As an iPhone user, one of the things I've found to be increasingly irksome is the customer review system built into Apple's App Store for the iPhones and iPod Touch.
It's as basic as you get, which follows the design ethos found in the many of Apple's hardware products, such as the no-button Mighty Mouse, disappearing MacBook buttons, and I/O ports on its notebook computers and LCD displays.
While simplicity is one of the qualities that makes Apple's products more approachable for the basic user, it's something that doesn't translate well to a crowd-powered review system.
In its current state, the review system lets you very easily rate a software application from one to five stars, along with the option to write in any thoughts or feelings you have about it. This sounds great, in theory, but a good majority of the reviews found on App Store applications seem to prove otherwise.
More often than not, you'll see one-star reviews in which people are raving about the quality of an application. There are also people who give an application five stars, then go on to spend two paragraphs discussing how often it crashes and larger off-topic issues like international pricing and the handset's lack of a copy-and-paste feature. You also get a lot of comments written in ALL CAPS, with lines of Emoji icons, colored stars, and superfluous exclamation marks.
In every sense, it's like the Wild West: untamed and full of interesting characters.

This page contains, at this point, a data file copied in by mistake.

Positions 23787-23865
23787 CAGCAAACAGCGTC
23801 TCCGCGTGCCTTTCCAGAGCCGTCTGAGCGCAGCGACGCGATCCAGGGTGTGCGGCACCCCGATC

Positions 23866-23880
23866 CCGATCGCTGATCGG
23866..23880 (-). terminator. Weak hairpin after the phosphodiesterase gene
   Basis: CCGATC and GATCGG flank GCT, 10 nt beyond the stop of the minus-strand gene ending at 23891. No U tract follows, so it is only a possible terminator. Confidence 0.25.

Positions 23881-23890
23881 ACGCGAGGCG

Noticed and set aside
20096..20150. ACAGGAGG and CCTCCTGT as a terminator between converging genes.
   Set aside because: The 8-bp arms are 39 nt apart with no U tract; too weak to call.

To Apple's credit, on Friday, the company (as promised) removed reviews from customers who had not purchased the application they were reviewing. This may cut down on spam and ill-conceived or written reviews, but it's not a big step in improving how the review system works.
Problematic by design The problem stems from the fact that Apple has treated software reviews with the same level of simplicity it's approached movie and music reviews. These two mediums are not interactive, nor do they have hangups like development schedules and performance issues.
While you can rate an album or music track based on your enjoyment of it, it's not speaking to a truth about frame rate jitters, buggy code, or a developer who has not put out a necessary update in six months--all things you may find in iPhone applications and that can be good to know before plunking down money on a purchase.
One reason there's a lack of these types of clarifications in user reviews is that Apple has fragmented its reviews system based on platform. Mobile users don't get the same quality of review browsing as those using iTunes do. For instance, when viewing user reviews in iTunes, you get the option to flag a bad review and say whether it was helpful. You can also sort by best and worst reviews, along with the most helpful and recent.
On the iPhone, users have none of these options. In fact, there's currently only one way to view reviews--in chronological order. For a device that's slowly gaining independence from having to sync up with a computer (as seen in recent improvements to podcast downloading on the device), this is troubling.
A better system There are a three things Apple could do, explicitly to software application reviews, that would beef up the system and make reviews really matter to the potential customers who read them. All three can be found on Amazon.com, which has done a really fantastic job of creating a single ratings system that works on multiple genres of products:… Read more